December 1st 2009
I’ve always said that NaNoWriMo isn’t for me. (For those of you still in the dark, NaNoWriMo is fun Internet shorthand for National Novel Writing Month – thousands of brave authors designate November as the month when they’re going to draft a 50,000-word novel, from start to finish.)
My concerns about NaNo are legion. Most commercial novels (outside of category romance) are closer to 100,000 words than 50,000 words. Merely getting 50,000 words onto paper (or, more realistically, a computer file) is no guarantee that a single one of those words is publishable. Even if the 50,000-word chunk is good, it requires polishing and editing before it can be marketed. Too many people have made too much money bilking NaNo writers, selling “how to write 50,000-word novel” books or “coaching services” for the month. NaNo cheapens the hard work that hundreds of genre novelists invest in their non-NaNo novels, every year. (“What?!? It took you three months to write that? I hear that really dedicated people can write a novel in thirty days!”) The entire NaNo culture feels like a cross between a stunt (“Watch me leap from tall cliffs without a net!”) and a pep rally (“Leap! Leap!”)
And then, I went and wrote a 50,000-word novel in the last couple of weeks of November.
I really wasn’t doing NaNo. I didn’t sign up with the official site. I didn’t set up progress bars. I didn’t even start until around November 12.
But I was working in a genre new to me, one where published works are traditionally 50,000 words. And I had a break in my writing schedule that started after Veterans Day and ended on the Wednesday before Thanksgiving. And I had a plot idea that was complex enough to carry a novel but simple enough not to go beyond the mandated length.
I’m fortunate – I’m a quick writer. I completed a couple of 5000-word days. I had one great 7300-word day. I had one incredible 11,000-word day, when my husband was out of town, and I was able to write until one in the morning, without interruption.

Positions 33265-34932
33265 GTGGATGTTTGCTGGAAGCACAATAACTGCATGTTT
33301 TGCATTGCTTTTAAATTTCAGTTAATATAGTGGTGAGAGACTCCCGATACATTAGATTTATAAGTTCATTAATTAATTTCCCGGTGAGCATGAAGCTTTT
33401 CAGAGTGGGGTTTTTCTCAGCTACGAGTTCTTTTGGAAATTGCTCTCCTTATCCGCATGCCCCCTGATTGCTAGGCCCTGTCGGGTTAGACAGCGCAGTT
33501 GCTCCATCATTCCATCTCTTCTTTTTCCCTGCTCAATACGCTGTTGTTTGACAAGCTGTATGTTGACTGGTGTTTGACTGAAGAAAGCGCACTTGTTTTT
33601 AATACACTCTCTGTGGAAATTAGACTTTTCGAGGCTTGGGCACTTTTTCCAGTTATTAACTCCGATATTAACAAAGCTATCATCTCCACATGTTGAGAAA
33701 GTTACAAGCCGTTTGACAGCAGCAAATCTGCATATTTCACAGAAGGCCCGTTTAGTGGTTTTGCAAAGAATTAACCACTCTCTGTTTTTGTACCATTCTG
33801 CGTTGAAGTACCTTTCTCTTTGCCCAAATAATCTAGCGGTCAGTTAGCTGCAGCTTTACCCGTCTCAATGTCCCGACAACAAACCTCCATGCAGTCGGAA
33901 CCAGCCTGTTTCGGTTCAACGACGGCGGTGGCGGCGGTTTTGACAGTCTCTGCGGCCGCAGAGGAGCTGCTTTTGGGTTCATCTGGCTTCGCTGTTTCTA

I used a new-to-me technique, doing no revision as I drafted. (I did go back and leave notes to myself in the first few chapters, pointing me toward revisions I’ll need to incorporate. Most of those revisions involve character motivations that transformed as the story evolved.)
I’m working on another project now, one that will take me until the end of this week. Then, I’ll have a couple of weeks when I can revise my November novel. (You’ll note – I’m still not calling it my NaNo novel….) After that, I’ll see if I can sell the thing.
So? How about you? Did you participate in NaNoWriMo? Why or why not? Will you do NaNoWriMo in the future?
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Mindy Klasky is the author of eleven novels, including WHEN GOOD WISHES GO BAD and HOW NOT TO MAKE A WISH in the As You Wish Series. She also wrote GIRL'S GUIDE TO WITCHCRAFT, SORCERY AND THE SINGLE GIRL, and MAGIC AND THE MODERN GIRL, about a librarian who finds out she's a witch. Mindy also wrote the award-winning, best-selling Glasswrights series and the stand-alone fantasy novel, SEASON OF SACRIFICE. Visit site.
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